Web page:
The base of the wire rack system is a rectangular, steel frame with four heavy-duty casters and a pair of forklift channels or guides attached to the underside of the frame. The multi-shelf wire rack is attached to the topside of the frame, and includes four upright posts (one at each corner of the frame) and a plurality of generally-parallel, reinforced wire shelves attached to and extending between the posts. Further, a wire mesh matrix (i.e., set of panels) is attached to the posts and/or shelves to enclose the rear side and two end sides of the wire rack, thereby forming a single fore opening for each shelf.
At least one fabric cover is positioned over the multi-shelf wire rack for preventing items from falling out during shipping and handling. Additionally, fabric shelf dividers or bins are positioned on the shelves for storage and organization of smaller items.
For using the wire rack cart, at a cleaning or laundering facility, laundered garments are placed on the shelves, and/or in the bins or between the shelf dividers. The fabric cover is closed to keep the garments in place during shipping. Subsequently, the wire rack system is wheeled or lifted into a truck and transported to an industrial site, where it is removed from the truck and wheeled to a changing area. There, the fabric cover is opened, revealing the contents, which are left in place until removed for use by workers—in effect, the wire rack system acts as a set of storage shelves. When empty, soiled garments are placed back on the cart, the cover is closed, and the cart is wheeled back to a truck for transportation back to the cleaning facility, where the garments are laundered.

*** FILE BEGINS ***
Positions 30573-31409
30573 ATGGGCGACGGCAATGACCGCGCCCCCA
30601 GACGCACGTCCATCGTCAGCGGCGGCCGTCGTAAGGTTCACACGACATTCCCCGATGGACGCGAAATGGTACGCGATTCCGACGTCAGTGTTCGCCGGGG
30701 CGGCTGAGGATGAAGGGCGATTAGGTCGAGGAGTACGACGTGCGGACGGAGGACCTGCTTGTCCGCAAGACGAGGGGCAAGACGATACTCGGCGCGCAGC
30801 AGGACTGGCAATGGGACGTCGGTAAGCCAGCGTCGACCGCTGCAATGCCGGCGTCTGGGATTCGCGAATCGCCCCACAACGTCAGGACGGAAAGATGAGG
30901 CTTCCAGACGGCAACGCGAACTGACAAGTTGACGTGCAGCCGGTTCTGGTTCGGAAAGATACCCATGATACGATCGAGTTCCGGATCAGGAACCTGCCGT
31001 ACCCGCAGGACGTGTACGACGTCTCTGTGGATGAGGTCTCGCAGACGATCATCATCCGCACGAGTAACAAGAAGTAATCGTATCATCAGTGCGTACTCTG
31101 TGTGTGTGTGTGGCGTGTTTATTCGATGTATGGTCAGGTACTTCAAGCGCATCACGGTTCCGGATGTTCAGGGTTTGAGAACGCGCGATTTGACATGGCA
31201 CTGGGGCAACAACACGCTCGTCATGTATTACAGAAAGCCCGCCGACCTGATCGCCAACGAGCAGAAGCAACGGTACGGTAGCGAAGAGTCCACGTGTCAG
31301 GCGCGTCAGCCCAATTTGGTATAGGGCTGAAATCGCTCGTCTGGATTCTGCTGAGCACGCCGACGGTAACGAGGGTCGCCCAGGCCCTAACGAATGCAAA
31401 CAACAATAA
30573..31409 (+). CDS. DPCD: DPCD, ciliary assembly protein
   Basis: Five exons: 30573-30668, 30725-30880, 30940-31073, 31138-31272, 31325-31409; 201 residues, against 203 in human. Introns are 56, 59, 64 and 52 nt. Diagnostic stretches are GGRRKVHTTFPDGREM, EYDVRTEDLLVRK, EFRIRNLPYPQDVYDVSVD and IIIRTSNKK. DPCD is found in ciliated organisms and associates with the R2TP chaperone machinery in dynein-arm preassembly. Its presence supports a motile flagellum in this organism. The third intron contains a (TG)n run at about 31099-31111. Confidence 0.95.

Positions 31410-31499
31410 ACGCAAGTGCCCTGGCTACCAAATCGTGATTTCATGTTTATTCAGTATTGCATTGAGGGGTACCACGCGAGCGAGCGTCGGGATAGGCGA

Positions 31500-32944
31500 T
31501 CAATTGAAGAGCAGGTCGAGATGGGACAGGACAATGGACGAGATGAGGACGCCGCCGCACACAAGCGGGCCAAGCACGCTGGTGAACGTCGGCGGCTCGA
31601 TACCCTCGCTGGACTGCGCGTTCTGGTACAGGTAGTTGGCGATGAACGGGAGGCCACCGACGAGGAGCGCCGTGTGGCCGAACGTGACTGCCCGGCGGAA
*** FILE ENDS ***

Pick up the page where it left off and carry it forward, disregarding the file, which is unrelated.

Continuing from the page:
These and other features, aspects, and advantages of the present invention will become better understood with respect to the following description, appended claims, and accompanying drawings, in which:
Turning now to
As should be appreciated, having the casters and multi-shelf rack attached to the steel base frame, instead of having casters attached directly to a multi-shelf rack, greatly increases the strength and durability of the present invention over previous wheeled carts.
The multi-shelf wire rack 14 is attached to the topside of the frame 22, and includes four upright posts 28 respectively attached to the topside of each corner of the frame 22. The posts are made of stainless steel (or another appropriate material) and are typically 1″ by 4′, depending on the desired height of the wire rack system. Each post 28 is inscribed with circular detent rings 30 (i.e., circumferential indentations) at one-inch intervals along its length. Four generally-parallel shelves 32 are attached to the posts 28: one at the bottom against the base 22, two at intermediate positions, and one at the top of the posts. Each shelf is made of reinforced, chrome-plated wire, and includes four corner brackets 34 or circular openings through which the posts 28 are passed. The shelves 32 can be set at any height, with the detent rings 30 machined into the posts 28 helping to keep the shelves locked in place (i.e., the corner brackets 34 engage the detent rings 30). Additionally, a plurality of wire panels or matrices 36 (see
For preventing items from falling out during shipping, the fabric covers 18 are positioned over the multi-shelf wire rack to cover the sides, top, and back of the wire rack. The fabric covers 18 are made of tear-resistant, heavy-duty nylon or another suitable material. Additionally, one or more zippered front panels 38 (see